By the time he was in his late thirties, Rumi was settled in Konya, Turkey. Despite being known as a respected jurist, scholar, and preacher, he wasn’t wholly satisfied with his life. It is at this point that he met Shams of Tabriz, a mystic and a religious seeker.

The two fell immediately into philosophical conversation, and each recognized a kindred spirit in the other. Over the next three years, the two men pursued what scholars describe as an “electric friendship,” during which time Shams of Tabriz introduced Rumi to the idea of considering music and poetry spiritual practices.

 

Rumi’s poetry was sparked by Shams’ disappearance.

The friendship between Rumi and Shams of Tabriz was counter to the social norms of the time and was a source of great strain for Rumi’s family and community. After their period of closeness, Shams of Tabriz disappeared from Rumi’s life. Scholars are still uncertain whether Shams left of his own volition or whether he was killed, possibly by a jealous son of Rumi’s. Whatever the reason behind Shams’ disappearance, Rumi turned to poetry in order to cope with his grief and suffering.

 

Much of Rumi’s poetry is regarded as a fusion of the sensual and the devotional.

Perhaps not surprisingly given that they are rooted in the loss of a beloved friend and spiritual teacher, Rumi’s poems often mix sensual and religious themes and imagery. His most famous work, the Mathanvi (also known as the Masnavi), is a spiritual epic – a six-book mystical poem that attempts to teach followers of Sufism how to become one with God. His thousands of other poems (including ghazals, or lyrical rhymed poems, and robaiyat, or four-line rhyming poems) explore both earthly and spiritual passion.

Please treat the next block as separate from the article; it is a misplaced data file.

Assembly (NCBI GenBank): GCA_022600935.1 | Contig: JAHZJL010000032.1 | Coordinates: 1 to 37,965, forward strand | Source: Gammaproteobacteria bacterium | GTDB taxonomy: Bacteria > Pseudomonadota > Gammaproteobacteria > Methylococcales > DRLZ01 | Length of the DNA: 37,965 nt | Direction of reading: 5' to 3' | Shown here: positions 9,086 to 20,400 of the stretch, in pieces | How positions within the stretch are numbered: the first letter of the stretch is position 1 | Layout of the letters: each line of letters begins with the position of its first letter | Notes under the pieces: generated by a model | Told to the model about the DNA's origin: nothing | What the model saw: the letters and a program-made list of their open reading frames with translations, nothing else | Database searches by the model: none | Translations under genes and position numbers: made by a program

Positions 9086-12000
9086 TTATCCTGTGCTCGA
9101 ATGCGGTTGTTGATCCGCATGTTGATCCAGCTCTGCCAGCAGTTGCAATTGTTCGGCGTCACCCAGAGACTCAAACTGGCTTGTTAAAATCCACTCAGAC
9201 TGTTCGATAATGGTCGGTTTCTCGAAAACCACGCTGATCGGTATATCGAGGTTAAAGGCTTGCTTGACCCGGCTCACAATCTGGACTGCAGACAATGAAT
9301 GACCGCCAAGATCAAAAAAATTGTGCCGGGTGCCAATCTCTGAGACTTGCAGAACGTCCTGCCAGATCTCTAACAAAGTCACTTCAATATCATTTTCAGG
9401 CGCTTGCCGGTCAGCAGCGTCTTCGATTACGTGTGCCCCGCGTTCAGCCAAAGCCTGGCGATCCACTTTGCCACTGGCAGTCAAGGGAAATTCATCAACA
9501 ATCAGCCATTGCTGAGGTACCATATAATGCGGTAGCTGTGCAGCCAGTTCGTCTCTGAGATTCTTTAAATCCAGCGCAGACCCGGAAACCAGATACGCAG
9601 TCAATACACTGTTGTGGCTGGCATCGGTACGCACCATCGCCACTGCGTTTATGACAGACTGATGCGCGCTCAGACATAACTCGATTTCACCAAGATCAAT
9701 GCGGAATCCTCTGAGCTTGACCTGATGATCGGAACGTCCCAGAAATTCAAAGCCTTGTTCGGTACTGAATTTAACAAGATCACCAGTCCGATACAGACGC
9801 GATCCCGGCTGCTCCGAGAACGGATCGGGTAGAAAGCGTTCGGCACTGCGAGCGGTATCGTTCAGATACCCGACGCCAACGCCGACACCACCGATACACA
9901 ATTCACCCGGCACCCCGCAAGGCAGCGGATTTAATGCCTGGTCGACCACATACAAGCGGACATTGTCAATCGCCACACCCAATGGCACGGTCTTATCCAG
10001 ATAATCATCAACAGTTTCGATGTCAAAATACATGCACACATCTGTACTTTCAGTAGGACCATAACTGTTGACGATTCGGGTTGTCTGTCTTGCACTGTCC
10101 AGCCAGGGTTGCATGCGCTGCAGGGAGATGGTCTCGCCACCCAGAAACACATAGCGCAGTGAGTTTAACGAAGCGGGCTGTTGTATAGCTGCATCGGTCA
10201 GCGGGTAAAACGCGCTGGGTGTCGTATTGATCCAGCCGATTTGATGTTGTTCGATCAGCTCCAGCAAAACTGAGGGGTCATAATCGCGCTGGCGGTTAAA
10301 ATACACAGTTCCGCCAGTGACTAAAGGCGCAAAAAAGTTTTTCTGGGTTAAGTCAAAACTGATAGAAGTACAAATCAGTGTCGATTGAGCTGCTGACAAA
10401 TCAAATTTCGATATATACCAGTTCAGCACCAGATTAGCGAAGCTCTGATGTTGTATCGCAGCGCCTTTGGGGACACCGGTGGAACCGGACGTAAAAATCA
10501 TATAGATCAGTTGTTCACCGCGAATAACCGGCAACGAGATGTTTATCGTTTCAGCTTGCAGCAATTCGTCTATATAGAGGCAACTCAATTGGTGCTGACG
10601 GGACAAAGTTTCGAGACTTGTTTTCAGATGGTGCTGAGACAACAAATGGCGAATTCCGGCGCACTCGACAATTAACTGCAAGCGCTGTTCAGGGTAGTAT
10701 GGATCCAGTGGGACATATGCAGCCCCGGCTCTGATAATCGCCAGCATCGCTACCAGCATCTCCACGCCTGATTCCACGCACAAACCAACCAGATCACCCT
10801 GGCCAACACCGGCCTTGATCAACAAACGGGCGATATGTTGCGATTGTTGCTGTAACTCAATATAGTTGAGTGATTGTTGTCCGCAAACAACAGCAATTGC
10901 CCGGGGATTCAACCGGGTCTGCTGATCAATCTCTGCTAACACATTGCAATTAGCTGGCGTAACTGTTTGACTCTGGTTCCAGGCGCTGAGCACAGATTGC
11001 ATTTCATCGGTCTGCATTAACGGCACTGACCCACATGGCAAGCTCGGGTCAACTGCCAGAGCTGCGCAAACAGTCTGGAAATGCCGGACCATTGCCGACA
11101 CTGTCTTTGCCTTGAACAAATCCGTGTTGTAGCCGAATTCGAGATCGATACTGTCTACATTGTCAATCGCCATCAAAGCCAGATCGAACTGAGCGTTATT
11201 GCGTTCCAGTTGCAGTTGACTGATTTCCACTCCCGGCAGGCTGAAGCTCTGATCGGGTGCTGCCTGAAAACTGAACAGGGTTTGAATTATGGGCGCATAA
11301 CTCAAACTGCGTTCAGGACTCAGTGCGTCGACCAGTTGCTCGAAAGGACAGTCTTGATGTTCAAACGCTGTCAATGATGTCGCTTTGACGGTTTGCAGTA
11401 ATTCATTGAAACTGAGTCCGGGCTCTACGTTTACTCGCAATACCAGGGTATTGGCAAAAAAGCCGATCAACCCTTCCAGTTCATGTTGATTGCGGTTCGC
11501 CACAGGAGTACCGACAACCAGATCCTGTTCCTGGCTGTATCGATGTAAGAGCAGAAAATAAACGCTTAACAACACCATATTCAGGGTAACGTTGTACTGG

Rumi is credited with creating the dance of the whirling dervishes.

The dance of the whirling dervishes is a unique form of religious ceremony in which Sufis aim to connect to God by listening to spiritual music and spinning in circles. According to legend, this practice can be traced back to Rumi, who heard the rhythmic sound of metalworkers striking their hammers as he walked through a marketplace one day. At the same time, the workers were chanting “La ilaha ilallah” (or “There is no god but Allah”), and Rumi was so overcome with joy that he reached out his arms and began spinning in a circle.

A Look at the Amazing Online Library Helping Afghan Teachers

The most important investment that can be made in Afghanistan’s future is in teaching and learning. That’s the philosophy behind Darakht-e Danesh: a free and accessible online library of resources for Afghan educators that was launched in 2013. Read on to learn more about this amazing educational initiative that is helping transform the work of teachers all across Afghanistan.

 

What is the Darakht-e Danesh library?

Darakht-e Danesh libraryIn Dari, one of Afghanistan’s official languages, “Darakht-e danesh” means “knowledge tree,” and that’s exactly what this project aims to be. The Darakht-e Danesh Online Library for Educators is a unique repository of open educational resources geared toward anyone involved in furthering and improving education in Afghanistan, from teachers and teacher trainers to administrative staff and literacy workers. All kinds of open-source resources and materials suitable for use in Afghan classrooms are available through the library, including lesson plans, pedagogical tools, workbooks and exercises, experiments, reading texts, and curricula. Furthermore, to make the library as accessible and useful as possible for the Afghans who need it most, resources are available in both Dari and Pashto, as well as English.

 

Why is the Darakht-e Danesh library needed?

There have been huge advances in education in Afghanistan since 2001. Millions of children are back in school, new teacher training colleges are opening, and a reformed curriculum has been implemented nationwide. All of this progress has occurred under the umbrella of the National Education Strategy for Afghanistan, which was created by the government of Afghanistan in collaboration with a number of development partners, and which outlines educational policy objectives and initiatives for strengthening Afghanistan’s schools.